Thomas Ewing to Abraham Lincoln, 18 July 18491
Dear Sir,
Your favor of the 9th inst is before me, and in reply I have to inform you that the letters to which you allude from Judge Embree and the Hon. R. W. Thompson, are still on file in this Department, with the papers relating to the appointment of Commissioner of the General Land Office.2 They were addressed to the President, and referred by him to me; and they were fully abstracted and referred to on the brief that was prepared, and were before the President and Cabinet at the time the appointment was made.
Those letters, together with several others of a similar character, were purposely retained by Mr. Caffee, for the reason that they were addressed, not to you, but to the President of the United States, and because they contained statements and opinions respecting another person besides yourself. They, by a well known rule in my Department, could not be delivered to you, or even inspected by you. Mr Caffee states that he informed you at the time he gave you the bundle, that letters containing ^charges against^ the incumbent, or information and opinions relative to others, were– in accordance with the rule of the Department,– always retained on file; and that the letters referred to by you, with some two or three others,3 were retained for that reason. Those to which he refers were likewise addressed to the President; among them was that of Mr. Henry, about which we had some conversation.4
I am &c[etc.]T. Ewing.Hon A. LincolnSpringfield, Ill.
1This letter is attributed to Thomas Ewing but is not in his hand.
2This is a reference to letters of recommendation in support of Lincoln’s qualifications for the position of commissioner of the U.S. General Land Office. Originally, only Justin H. Butterfield, James L. D. Morrison, and Cyrus Edwards were vying to become commissioner. Lincoln entered the competition after learning that Butterfield was favored over Morrison and Edwards. Supporters of each candidate sent letters of reference and recommendation to both President Zachary Taylor and Secretary of the Interior Ewing. Although the U.S. Department of the Interior oversaw the U.S. General Land Office, President Taylor was ultimately responsible for appointing the commissioner of the U.S. General Land Office. In the end, the job went to Butterfield. See the General Land Office Affair.
3The “incumbent” Ewing refers to was Richard M. Young, whom President James K. Polk appointed commissioner of the U.S. General Land Office in 1847. President Taylor replaced Young with Butterfield in June 1849. See the General Land Office Affair. The “others” Ewing refers to is most likely a reference primarily to Butterfield.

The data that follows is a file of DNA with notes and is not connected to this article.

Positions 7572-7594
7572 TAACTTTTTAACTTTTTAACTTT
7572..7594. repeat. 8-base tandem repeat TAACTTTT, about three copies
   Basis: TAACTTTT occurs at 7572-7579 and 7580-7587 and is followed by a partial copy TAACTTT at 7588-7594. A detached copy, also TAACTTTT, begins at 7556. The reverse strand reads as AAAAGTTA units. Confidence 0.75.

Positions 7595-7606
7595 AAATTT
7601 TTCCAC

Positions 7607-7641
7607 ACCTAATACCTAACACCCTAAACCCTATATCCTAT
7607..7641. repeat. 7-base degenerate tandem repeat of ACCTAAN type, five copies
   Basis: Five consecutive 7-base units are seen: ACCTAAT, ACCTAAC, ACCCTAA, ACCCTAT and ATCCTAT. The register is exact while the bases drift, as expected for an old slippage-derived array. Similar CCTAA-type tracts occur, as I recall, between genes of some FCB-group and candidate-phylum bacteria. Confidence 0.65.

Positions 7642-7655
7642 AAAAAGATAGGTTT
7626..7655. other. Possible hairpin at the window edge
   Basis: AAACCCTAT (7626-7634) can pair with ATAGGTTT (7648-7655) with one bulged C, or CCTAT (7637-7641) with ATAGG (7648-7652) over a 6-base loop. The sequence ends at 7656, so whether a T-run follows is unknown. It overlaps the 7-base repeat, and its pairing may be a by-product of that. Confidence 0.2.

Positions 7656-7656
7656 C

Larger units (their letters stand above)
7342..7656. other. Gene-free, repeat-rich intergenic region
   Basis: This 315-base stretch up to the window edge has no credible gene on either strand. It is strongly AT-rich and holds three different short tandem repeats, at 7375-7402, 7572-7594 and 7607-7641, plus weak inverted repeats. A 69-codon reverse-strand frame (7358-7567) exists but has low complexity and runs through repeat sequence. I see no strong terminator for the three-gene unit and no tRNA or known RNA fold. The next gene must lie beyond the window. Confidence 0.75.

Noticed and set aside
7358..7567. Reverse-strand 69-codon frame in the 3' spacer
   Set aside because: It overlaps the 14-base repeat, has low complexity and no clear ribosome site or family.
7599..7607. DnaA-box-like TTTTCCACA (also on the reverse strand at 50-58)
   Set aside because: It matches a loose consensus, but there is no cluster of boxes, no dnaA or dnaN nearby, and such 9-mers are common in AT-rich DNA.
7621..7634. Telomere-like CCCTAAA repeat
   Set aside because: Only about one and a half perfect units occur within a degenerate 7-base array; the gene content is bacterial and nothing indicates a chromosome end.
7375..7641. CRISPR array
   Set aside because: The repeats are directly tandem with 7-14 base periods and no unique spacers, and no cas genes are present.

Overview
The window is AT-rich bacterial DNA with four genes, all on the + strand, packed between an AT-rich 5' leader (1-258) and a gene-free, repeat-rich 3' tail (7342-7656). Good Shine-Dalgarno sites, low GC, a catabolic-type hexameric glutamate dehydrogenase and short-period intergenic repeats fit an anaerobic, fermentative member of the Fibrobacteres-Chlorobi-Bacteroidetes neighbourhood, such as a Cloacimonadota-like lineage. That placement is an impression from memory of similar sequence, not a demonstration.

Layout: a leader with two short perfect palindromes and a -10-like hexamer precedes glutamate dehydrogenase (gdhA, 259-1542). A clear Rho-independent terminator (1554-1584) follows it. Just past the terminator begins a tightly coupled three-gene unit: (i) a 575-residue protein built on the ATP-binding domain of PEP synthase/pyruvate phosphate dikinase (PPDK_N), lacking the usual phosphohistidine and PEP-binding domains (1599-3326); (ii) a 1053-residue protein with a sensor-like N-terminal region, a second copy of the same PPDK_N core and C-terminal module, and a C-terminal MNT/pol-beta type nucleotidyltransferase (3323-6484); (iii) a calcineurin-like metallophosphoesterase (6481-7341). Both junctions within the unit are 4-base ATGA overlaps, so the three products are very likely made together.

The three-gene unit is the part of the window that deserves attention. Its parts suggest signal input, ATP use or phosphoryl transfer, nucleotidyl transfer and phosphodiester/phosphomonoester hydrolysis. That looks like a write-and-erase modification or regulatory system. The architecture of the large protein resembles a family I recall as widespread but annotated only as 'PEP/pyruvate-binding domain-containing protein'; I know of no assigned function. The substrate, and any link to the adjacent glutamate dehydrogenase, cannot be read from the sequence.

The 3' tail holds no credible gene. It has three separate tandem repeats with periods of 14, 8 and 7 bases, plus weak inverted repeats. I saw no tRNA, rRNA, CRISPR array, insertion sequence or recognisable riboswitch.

Register of all Officers and Agents, Civil, Military, and Naval, in the Service of the United States, on the Thirtieth September, 1847 (Washington, DC: J. & G. S. Gideon, 1847), 25.
4 In his reply to Ewing, dated July 27, 1849, Lincoln asserted that although several people who wrote letters of recommendation on his behalf discussed Butterfield, only Richard W. Thompson, Elisha Embree, and Anson G. Henry’s letters were withheld by the Department of the Interior. Neither Thompson, Embree, nor Henry’s letters of recommendation have been located. Lincoln suspected that Thompson’s and Embree’s letters were purposefully omitted by someone at the Department of the Interior in order to give Butterfield an advantage over him in the competition for the job. However, he later wrote John Addison that his loyalty to both Taylor and “the great whig cause” induced him to remain silent about his suspicions.
Lincoln and Ewing were able to discuss some of this information in person prior to this letter because, as competition for the job intensified, William H. Henderson and Josiah Lucas, Lincoln supporters living in Washington, DC, had urged Lincoln to come to the nation’s capital to personally lobby for the position. Lincoln arrived on or before June 19, 1849.
Eventually, on April 22, 1850, the Democrat-controlled U.S. House of Representatives formed a committee under William A. Richardson to investigate Ewing’s role in and handling of patronage appointments as well as his management of pension payments and Department of the Interior accounts. On June 8, 1850, the New York Herald reported that Butterfield’s appointment as commissioner of the U.S. General Land Office was one patronage appointment that the Richardson Committee was investigating, particularly with regard to letters missing from the file on Lincoln that was shown to President Taylor prior to Taylor selecting the final appointee. However, when the Committee filed its final reports on September 4-7, 1850, it made no finding regarding Butterfield’s appointment. The Whig-controlled U.S. Senate also exonerated Ewing of all charges, although suspicions remained in some Whig circles that Ewing had indeed suppressed letters of recommendation from Lincoln’s file.
William H. Henderson to Abraham Lincoln; William H. Henderson to Abraham Lincoln; Josiah M. Lucas to Abraham Lincoln; The Lincoln Log: A Daily Chronology of the Life of Abraham Lincoln, 10 June 1849,; 19 June 1849,; Cong. Globe, 31st Cong., 1st Sess., Appendix, 1209-37 (1850); Michael Burlingame, Abraham Lincoln: A Life (Baltimore: The Johns Hopkins University Press, 2008), 1:304; Biographical Directory of the American Congress 1774-1996 (Alexandria, VA: CQ Staff Directories, 1997), 1729; Paul I. Miller, “Lincoln and the Governorship of Oregon,” The Mississippi Valley Historical Review 23 (December 1936), 393-94; The New York Herald (NY), 8 June 1850, 3:5.

Handwritten Transcription, 1 page(s) University of Notre Dame Archives (South Bend, Indiana).